Don’t rule out using a small yet powerful amp to power any speaker box, as my $300 200 Watt ZT Lunchbox (it’s the size of a lunchbox) is actually powerful enough to power my 4X12” Marshall cabinet. However, its built-in 6.5” speaker actually is enough for me in most small venues.

Bring your instrument to the store to try out different amps, don’t just go by reviews. You don’t want to pay return shipping on a 100 pound amp if you decide to buy online without even trying it in person. Your sound doesn’t need compromises, plus your wallet could take a big, non-refundable hit for a simple mistake.

When you purchase or construct a new, more powerful amplifier setup, you can always keep your little old amp for low-volume practice, or sell it to a beginner.

Last Words To You Rockers

My final, very important advice is have ear protection. Your ears are your most important organs as a musician. Tinnitus is not fun. I’m in my early thirties and I have already started developing it in my left ear, and sometimes it wakes me up at night. There’s plenty of options in foam, rubber, and silicone models that are under twenty dollars.

That being said (and hopefully heard), a wide assortment of guitar gear possibilities await you. Has some of that anxiety calmed of what to do next? I hope some of these suggestions help you out. You’re at an exciting stage of being a musician! Keep playing!


Nathan D. teaches guitar, bass, drums, and more in North Wales, PA. His specialties include rock and heavy metal styles, but he teaches every genre. Learn more about Nathan here!


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Key Tools and Tips for Guitar Care and Maintenance

Stu Box Guitar Care KitA guitar is a big investment — so make sure you’re taking good care of your instrument! Learn some important tips for electric and acoustic guitar maintenance in this guest post by Jacksonville, FL teacher James W...


We have a saying in the artist community: “Take care of your tools and they will take care of you.” This is also true of guitars! Your guitar is your friend, just like your computer and iPhone or smartphone. Taking good care of your instrument is easy and simple if you just follow these steps for electric and acoustic guitar maintenance.

1. Purchase two cleaning cloths, such as a soft shammy cloth used for dusting furniture or a terrycloth. Even an old towel that is clean will work just fine. Use one cloth for cleaning and one for wiping.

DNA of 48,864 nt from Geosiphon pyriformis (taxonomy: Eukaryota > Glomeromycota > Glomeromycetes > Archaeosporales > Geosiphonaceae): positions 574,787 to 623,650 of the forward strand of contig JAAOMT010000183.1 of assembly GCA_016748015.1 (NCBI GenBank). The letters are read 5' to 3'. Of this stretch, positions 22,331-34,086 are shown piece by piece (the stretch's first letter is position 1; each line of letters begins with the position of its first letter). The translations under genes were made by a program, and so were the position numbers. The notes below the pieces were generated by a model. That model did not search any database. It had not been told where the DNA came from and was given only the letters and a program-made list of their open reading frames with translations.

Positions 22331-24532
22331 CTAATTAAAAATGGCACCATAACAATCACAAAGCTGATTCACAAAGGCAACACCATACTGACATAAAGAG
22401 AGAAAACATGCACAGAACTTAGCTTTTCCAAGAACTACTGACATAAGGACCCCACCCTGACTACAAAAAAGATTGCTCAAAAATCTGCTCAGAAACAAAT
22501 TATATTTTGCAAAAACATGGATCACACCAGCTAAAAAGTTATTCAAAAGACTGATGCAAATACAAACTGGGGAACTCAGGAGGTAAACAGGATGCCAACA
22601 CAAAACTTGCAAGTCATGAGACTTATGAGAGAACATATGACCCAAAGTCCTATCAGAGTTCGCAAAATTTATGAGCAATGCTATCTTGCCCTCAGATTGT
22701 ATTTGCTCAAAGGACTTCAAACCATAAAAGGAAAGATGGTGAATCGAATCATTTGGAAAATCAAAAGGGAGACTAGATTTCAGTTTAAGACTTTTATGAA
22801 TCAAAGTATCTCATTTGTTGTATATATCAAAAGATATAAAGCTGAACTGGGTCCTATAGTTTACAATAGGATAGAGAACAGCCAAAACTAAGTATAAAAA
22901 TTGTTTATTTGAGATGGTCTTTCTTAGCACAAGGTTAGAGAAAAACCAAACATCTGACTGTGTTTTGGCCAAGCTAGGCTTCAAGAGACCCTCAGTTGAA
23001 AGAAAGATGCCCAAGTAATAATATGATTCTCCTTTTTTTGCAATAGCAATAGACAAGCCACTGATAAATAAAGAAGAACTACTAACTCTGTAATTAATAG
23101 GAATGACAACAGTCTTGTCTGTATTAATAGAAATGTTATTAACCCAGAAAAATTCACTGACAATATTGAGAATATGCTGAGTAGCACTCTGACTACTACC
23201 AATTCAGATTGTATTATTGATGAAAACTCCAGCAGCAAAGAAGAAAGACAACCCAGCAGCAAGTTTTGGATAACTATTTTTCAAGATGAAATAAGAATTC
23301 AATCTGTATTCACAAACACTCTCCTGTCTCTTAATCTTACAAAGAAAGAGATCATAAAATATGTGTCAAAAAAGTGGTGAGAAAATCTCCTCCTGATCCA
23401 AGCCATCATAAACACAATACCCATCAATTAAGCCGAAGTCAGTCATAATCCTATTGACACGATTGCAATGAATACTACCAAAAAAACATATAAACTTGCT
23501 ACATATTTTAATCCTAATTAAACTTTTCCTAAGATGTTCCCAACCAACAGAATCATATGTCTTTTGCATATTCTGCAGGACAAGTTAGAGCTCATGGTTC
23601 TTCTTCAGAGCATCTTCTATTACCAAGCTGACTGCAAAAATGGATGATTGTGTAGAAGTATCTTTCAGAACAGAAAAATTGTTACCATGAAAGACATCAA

2. You’ll also need to purchase string cleaner and polisher — I recommend Kyser or Jim Dunlop brands. I also recommend Lemoil by Stuart Box from Melbourne, Australia as it contains natural quality products but also smells good with eucalyptus oil added. It does a great job of cleaning and helping the wood last a long time. The tone of the wood is important, as it is pleasing to our ears. And these products are made for guitars only. Do not use furniture polish, as it is not good for the strings.

3. Use a humidifier. This will keep your acoustic from splitting across the top and sides from heat on those hot summer days when stored in its case. You can buy a guitar humidifier from Sam Ash or Musician’s Friend for about $10. If the ten bucks is hard to come by, use a small empty film container (poke a few small holes in it), and a clean piece of sponge inside that is lightly moistened. Squeeze out excess water. You can use tap water or purified bottled water.

4. Always clean your strings before you play and after. They will last longer. Spray a small amount of cleaner on a cloth, and wipe clean until you have removed all of the dirt and grime. A good time to clean the neck and headstock of the guitar is when changing strings and all the strings are removed. If you love your guitar, it will love you back and continue to sound good. Cleaning every time you put new strings on just makes it all the easier. And yes it is ok to spray the guitar as long as you are careful not to go overboard and use too much cleaner. A little goes a long way.
5. Do not store your guitar in a car trunk on summer days when there is extreme heat. Guitars last longer and retain their good sound when kept at a comfortable temperature and humidity level that is safe for the woods. Wood ages and dries out very slowly, so sudden and extreme changes are not good.

6. Always wash your hands before playing. Dirt and oil from your hands will make strings rust and sound dull. You can actually protect your strings and make them last longer by keeping them clean. I prefer Elixir Strings for my acoustic guitar, as they are coated with plastic to keep them around longer and saves me money. They cost more, but I can make them last for months. For electric guitars I use EVH Premium Strings as they are quality made but only cost around $5 a set.

My Typical Guitar Care Kit

7. Put together a guitar care kit that will fit in your hardshell case middle pocket. Use a Ziploc bag so you can easily see what is in there and keep stuff free of dust. Don’t have a hardshell case? Then buy one from SKB or from the company that makes your guitar. Any guitar maker will tell you a guitar kept in its hard case is protected from everything. My friend’s Ovation Hardshell Case kept his guitar unharmed when he was on the road and his house had a fire. The guitar case was scorched but the $800 guitar was untouched! It was worth the money paid for the case.